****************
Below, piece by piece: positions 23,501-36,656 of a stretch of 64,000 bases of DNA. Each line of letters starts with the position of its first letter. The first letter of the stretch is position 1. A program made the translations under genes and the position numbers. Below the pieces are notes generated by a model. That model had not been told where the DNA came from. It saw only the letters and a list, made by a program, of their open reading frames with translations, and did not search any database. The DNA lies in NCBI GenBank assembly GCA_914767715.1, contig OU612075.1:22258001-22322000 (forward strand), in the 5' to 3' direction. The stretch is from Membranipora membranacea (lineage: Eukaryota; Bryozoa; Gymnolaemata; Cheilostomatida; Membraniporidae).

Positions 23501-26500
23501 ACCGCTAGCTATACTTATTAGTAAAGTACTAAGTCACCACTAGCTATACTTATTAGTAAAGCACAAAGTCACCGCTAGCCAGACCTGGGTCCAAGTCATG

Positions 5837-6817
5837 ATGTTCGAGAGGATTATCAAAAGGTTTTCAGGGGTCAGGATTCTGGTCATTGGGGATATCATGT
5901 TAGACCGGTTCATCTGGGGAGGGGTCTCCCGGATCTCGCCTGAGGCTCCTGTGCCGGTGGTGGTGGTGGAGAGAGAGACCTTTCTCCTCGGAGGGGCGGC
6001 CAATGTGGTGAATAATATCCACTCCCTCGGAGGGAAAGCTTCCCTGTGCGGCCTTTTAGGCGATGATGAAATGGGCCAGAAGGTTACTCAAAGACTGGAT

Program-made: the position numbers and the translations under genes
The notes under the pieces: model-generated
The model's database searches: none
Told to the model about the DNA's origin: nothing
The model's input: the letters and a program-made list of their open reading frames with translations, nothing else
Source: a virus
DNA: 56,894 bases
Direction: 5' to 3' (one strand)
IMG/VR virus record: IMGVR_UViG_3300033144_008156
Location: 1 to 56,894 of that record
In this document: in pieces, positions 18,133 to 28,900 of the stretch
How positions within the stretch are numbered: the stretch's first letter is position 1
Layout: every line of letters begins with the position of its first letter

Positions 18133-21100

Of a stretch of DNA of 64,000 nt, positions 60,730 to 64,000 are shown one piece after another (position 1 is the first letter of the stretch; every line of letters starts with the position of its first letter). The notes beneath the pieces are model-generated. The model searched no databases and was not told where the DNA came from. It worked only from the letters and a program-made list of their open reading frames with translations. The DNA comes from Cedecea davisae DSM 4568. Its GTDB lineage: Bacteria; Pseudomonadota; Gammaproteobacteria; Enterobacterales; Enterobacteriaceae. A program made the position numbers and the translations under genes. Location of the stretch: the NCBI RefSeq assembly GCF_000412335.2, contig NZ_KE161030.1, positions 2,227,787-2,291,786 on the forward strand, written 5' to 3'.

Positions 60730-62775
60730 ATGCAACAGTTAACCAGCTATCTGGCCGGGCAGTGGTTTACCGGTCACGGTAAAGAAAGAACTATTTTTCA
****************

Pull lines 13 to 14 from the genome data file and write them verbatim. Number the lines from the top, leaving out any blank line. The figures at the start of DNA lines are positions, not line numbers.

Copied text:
Source: a virus
DNA: 56,894 bases